We opened with Gaucho – Steely Dan’s cheeky reworking of Keith Jarrett’s ‘Long As You Know You’re Living Yours. Of course, the Dan had form on this kind of thing: they pinched the opening piano motif from Horace Silver’s Song for My Father to create Rikki Don’t Lose That Number – and got away with it. But you don’t mess with Keith Jarrett – he won the law suit that resulted.
Joe Henderson is, of course, a CJ hero. We’ve featured his albums since Cosmic Jazz began in 2008 and he’s been an unexpected success when CJ goes live. This week’s tune came from his 1975 album Canyon Lady. Recorded a couple of years earlier, the music is a surprisingly adventurous mix with a strong Latin feel on most tracks. Las Palmas – yes, there’s no doubt it’s another CJ Essential. And – as we said on the show this week – it doesn’t matter where you start with Joe Henderson, whether it’s his first and appropriately titled Page One album on Blue Note (1963) or Lush Life, his tribute to the compositions of Billy Strayhorn (1992), you will strike gold. Did he record a bad album? There’s a simple answer – no. It seemed appropriate to follow with some Michael Brecker, an equally impassioned tenor player whose album Tales from the Hudson has a very strong line up including Pat Metheny on guitars and Jack de Johnette on drums. African Skies has the added bonus of McCoy Tyner on piano.
Shigeto is the stage name of Zachary Shigeto Saginaw, an American electronic musician originally from Ann Arbor, Michigan. His music is clearly influenced by jazz as is much of the Heavenly Sweetness compilation from which this track comes. You can see him live in concert here. This year he collaborated with trumpeter Dave Douglas and drummer Mark Guiliana to create High Risk – a jazz/electronica album that works.
DJ Patrick Forge introduced Don Sebesky’s Giant Box album to me through his excellent online radio show for MiSoul. You can subscribe on Podomatic. This typically expansive kitchen sink production for CTI throws in a mix of Stravinsky and the Mahavishnu Orchestra (Firebird/Birds of Fire) and covers of Joni Mitchell (Song to a Seagull) and Jimmy Webb/the Bible (Psalm 150). You heard Paul Desmond on alto on our featured track, Song to a Seagull from Joni’s debut release – not Joe Farrell on tenor as I claimed in the programme!
Stevie Wonder is rightly popular with jazz artists. His credentials are impressive: he often works jazz classics into his live shows (All Blues, Giant Steps, Spain) and many of his own songs have become jazz standards. His debut album was called The Jazz Soul of Little Stevie, and as a child star he released an instrumental album of harmonica solos. “His jazz chops have been pretty damn good ever since I first saw him play,” says the pianist Chick Corea, “and they seem to get better. He could comfortably sit in with any number of jazz outfits.” Herbie Hancock apparently agrees. “He’s one pop star that pretty much every jazz musician has to take seriously,” he has said. “Both as an intelligent songwriter, but also as a gifted soloist, on piano and harmonica. Having jammed with him many times, I know he has the most incredible set of ears of any musician I’ve ever worked with. He listens to what you play and he responds with amazing agility.” We featured Vijay Iyer’s take on the prescient Big Brother from Talking Book. Listen to the original here (with some powerful images too) for a reminder that sometimes things don’t change…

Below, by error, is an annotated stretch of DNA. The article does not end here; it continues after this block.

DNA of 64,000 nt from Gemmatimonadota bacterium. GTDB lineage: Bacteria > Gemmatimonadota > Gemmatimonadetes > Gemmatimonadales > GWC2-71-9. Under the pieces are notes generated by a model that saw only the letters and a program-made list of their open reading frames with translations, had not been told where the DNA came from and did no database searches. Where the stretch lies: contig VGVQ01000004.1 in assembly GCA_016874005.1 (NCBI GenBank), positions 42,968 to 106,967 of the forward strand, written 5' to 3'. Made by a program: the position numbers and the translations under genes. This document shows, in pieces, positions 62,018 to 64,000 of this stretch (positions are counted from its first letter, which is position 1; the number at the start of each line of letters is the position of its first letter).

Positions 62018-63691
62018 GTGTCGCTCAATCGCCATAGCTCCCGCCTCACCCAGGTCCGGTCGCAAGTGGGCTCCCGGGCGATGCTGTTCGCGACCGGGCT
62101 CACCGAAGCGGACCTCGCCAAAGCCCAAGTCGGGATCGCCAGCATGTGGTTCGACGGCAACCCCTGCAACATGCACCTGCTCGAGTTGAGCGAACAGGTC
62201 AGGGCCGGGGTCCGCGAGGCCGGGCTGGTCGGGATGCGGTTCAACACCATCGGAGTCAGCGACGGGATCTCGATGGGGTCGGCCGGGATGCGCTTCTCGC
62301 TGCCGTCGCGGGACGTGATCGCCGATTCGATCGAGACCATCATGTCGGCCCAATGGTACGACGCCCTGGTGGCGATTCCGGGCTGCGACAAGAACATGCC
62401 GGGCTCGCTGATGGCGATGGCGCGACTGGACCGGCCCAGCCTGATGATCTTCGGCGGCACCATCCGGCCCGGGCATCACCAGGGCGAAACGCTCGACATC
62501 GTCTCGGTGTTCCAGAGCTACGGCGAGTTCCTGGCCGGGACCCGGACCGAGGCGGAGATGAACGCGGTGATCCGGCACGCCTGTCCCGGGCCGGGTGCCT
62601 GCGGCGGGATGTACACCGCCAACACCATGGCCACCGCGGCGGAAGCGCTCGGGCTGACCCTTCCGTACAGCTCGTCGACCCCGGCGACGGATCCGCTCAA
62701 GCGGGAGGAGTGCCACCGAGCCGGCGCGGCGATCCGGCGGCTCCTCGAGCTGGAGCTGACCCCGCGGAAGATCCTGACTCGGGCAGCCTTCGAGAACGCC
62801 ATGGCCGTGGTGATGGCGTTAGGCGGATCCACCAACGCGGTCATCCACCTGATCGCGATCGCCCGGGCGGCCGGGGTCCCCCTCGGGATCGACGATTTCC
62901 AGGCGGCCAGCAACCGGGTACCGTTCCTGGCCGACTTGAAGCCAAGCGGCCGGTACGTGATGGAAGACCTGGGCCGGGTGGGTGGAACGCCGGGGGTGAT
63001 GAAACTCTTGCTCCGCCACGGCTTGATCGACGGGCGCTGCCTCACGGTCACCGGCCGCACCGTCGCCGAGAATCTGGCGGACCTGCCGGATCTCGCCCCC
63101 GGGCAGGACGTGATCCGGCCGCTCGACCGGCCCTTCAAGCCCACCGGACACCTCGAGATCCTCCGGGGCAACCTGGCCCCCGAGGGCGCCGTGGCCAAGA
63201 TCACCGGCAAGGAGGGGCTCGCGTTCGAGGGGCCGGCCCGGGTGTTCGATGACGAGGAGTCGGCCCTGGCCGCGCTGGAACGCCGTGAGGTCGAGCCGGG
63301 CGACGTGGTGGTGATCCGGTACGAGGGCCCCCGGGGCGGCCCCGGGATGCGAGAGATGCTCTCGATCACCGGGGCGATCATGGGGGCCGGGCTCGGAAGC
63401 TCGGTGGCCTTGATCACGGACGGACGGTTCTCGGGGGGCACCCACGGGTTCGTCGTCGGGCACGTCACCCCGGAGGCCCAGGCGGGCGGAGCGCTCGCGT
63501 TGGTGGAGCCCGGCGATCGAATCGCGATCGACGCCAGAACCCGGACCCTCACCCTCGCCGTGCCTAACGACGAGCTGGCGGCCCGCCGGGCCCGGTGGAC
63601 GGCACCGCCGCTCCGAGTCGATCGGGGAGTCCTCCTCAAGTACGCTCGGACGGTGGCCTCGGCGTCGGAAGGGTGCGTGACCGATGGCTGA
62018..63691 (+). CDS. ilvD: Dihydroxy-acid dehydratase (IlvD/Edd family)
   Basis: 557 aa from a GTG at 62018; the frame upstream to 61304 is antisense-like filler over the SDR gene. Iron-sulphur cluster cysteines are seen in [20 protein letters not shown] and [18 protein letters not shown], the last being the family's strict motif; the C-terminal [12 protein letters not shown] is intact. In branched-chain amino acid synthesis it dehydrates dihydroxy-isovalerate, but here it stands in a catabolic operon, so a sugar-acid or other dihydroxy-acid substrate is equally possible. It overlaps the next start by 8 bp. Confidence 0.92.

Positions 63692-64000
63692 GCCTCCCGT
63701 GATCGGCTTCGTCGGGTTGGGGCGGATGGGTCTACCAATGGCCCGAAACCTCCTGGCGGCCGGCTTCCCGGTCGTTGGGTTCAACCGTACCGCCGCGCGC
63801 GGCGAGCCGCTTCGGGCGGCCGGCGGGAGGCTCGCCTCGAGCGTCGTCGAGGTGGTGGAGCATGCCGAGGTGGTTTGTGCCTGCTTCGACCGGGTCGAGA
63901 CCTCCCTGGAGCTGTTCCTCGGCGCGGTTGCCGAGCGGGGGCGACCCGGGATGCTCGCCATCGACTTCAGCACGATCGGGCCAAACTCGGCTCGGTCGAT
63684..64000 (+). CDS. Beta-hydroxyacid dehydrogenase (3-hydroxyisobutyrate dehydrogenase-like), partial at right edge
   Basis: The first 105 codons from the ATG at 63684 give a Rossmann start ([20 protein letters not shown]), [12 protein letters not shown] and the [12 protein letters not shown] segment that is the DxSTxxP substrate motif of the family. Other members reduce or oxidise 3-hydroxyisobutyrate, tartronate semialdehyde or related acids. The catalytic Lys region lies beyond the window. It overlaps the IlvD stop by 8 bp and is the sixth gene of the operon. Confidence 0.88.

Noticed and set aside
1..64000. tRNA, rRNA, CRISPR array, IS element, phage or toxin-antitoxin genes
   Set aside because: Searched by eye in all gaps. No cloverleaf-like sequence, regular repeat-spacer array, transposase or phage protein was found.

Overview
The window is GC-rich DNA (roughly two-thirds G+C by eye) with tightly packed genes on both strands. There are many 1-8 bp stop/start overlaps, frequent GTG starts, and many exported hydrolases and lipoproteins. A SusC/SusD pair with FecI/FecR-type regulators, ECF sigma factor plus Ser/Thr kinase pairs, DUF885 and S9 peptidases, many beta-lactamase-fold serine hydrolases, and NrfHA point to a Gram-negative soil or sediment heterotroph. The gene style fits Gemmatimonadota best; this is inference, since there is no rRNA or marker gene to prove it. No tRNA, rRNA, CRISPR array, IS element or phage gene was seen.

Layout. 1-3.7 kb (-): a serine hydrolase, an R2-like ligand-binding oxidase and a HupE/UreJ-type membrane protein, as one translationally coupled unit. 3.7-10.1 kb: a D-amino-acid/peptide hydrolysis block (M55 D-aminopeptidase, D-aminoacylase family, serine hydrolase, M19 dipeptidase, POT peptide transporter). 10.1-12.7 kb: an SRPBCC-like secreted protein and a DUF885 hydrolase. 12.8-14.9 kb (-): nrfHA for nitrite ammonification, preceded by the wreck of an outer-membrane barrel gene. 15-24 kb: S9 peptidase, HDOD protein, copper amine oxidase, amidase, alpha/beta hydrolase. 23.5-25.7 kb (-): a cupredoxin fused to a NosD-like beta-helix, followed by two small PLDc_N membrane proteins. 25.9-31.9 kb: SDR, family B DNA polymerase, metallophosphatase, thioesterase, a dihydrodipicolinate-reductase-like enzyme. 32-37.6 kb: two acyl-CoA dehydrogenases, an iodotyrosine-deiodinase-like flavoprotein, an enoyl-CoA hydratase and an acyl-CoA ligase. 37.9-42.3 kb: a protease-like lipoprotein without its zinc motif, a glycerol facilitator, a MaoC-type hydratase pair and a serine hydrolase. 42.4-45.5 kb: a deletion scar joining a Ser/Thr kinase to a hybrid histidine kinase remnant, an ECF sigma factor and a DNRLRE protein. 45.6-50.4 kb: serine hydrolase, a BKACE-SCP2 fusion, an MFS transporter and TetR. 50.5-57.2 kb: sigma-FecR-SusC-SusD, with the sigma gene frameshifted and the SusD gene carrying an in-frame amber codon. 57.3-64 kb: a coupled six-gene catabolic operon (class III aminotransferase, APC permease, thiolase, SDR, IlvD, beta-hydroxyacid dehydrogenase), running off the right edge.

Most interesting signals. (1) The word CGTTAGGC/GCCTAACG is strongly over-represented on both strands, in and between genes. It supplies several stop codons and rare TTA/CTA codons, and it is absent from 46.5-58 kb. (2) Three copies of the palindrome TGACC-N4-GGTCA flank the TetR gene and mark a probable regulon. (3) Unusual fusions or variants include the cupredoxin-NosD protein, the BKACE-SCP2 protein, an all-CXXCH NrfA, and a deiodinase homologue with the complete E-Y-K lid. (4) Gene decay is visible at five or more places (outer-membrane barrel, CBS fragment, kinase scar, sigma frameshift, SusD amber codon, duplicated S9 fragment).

We ended with a real contrast – some classic Ornette Coleman (with bassist Charlie Haden very much to the fore in this recording) and then Los Angeles DJ Rick Holmes’ litany of jazz artists (and more) set to music by Roy Ayers. As I played this, I hadn’t realised that Holmes died in August this year. Pass the information; extend the knowledge…
- Steely Dan – Gaucho from Gaucho
- Keith Jarrett – ‘Long As You Know You’re Living Yours from Belonging
- Joe Henderson – Las Palmas from Canyon Lady
- Michael Brecker – African Skies from Tales from the Hudson
- Shigeto – Self Compassion from Digging the Blogosphere
- Don Sebesky – Song to a Seagull from Giant Box
- Vijay Iyer – Big Brother from Historicity
- Ornette Coleman – Law Years from the Complete Science Fiction
- Rick Holmes – Remember to Remember from Life:Styles (4 Hero compilation)
Pianist Vijay Iyer continues to entend his range. I hear more emotion in his music than of late – and it sounds all the better for it. His latest release for ECM – Break Stuff – is a trio recording without the immediate touchstones of awesome cover readings like Human Nature and The Star of a Story (on his ACT album Accelerando) but it certainly repays repeated listening. You can see Iyer’s full set with his innovative trio live at Jazz Baltica 2011 below:
I’m back in Beijing as you read this but I’ll be contributing to the CJ blog as usual and listening each week to (probably) the widest range of improvised music you’ll find on any radio show. Join me.